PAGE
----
Q: I’ve had attacks of gout in my big toe. Now, I’m getting joint pain and swelling in my hands. Can you get gout in your hands?
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A: Gout is a painful form of arthritis that usually affects joints in the lower body, primarily the big toe, but also the ankle or knee. But gout attacks have been documented in almost every joint, including the fingers, wrists and elbows.
Attacks of gout happen in people with high levels of uric acid in their blood. Uric acid is a byproduct of natural processes in the body. Normally, it passes through the kidneys and leaves the body in urine. Some people have an inefficient system for getting rid of uric acid and it builds up in the blood. When the level goes above 6.8 milligrams per deciliter (mg/dL), it can leave the bloodstream and settle in joints. From there it can break down and release crystals into the joint space.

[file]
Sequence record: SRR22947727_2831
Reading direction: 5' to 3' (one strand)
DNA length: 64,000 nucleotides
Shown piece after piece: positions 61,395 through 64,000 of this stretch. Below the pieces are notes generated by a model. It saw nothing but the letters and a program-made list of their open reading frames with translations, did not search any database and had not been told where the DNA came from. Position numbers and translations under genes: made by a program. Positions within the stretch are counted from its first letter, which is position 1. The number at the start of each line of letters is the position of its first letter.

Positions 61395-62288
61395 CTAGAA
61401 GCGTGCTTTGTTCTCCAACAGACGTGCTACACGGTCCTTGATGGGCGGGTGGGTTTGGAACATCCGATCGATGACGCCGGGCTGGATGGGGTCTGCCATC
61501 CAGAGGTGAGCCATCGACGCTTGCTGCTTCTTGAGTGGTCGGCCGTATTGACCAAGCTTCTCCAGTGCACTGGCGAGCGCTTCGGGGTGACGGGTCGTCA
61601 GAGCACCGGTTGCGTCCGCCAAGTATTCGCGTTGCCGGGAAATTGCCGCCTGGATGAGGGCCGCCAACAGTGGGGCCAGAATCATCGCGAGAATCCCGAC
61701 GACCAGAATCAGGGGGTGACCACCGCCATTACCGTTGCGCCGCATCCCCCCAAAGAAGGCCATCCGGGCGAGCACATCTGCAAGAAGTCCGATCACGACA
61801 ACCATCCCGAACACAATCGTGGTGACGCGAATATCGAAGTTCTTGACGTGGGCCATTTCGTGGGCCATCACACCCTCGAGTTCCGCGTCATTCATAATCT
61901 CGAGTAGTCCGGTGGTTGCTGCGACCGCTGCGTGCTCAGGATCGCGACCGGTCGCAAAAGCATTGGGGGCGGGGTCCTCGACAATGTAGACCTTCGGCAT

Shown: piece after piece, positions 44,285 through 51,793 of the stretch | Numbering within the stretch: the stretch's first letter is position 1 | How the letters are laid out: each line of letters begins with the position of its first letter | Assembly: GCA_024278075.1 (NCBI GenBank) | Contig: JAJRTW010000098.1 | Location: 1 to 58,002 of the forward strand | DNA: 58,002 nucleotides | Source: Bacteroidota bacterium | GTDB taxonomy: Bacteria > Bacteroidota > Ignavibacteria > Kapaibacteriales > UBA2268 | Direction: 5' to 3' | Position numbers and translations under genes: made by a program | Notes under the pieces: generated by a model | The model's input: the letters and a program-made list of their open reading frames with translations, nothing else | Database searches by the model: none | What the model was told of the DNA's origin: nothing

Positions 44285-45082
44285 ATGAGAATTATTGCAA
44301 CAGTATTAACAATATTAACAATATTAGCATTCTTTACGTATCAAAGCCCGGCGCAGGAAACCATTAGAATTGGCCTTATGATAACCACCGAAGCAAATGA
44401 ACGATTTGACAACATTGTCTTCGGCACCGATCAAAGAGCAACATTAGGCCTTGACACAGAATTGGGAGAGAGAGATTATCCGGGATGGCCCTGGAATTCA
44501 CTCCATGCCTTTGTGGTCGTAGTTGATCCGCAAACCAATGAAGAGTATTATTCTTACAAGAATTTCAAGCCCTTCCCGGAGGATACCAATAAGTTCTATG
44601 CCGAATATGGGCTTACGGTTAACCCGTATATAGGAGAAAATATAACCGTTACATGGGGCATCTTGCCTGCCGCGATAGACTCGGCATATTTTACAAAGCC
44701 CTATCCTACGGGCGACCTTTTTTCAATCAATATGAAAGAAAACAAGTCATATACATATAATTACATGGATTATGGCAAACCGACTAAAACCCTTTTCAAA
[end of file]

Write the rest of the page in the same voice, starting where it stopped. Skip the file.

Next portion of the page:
These crystals are the cause of the red, hot and swollen joint of a gout attack. Short-term treatment is aimed at reducing the symptoms, often with nonsteroidal anti-inflammatory drugs (NSAIDs) or the drug colchicine. The long-term goal is to prevent subsequent attacks by lowering the level of uric acid in the blood and keeping it consistently below 6 mg/dL. This is done with medication, such as allopurinol (Zyloprim®) or febuxostat (Uloric®)
Once a gout attack is over and you feel better, it’s easy to forget to take uric-acid lowering medication. But you need to continue. Anyone who’s had more than one gout attack should see their doctor to get their uric acid levels tested and make sure they’re are on the correct dose of a uric-acid lowering medication.
If you take the medication faithfully, future gout attacks can be prevented.
— Rheumatologist Chad Deal, MD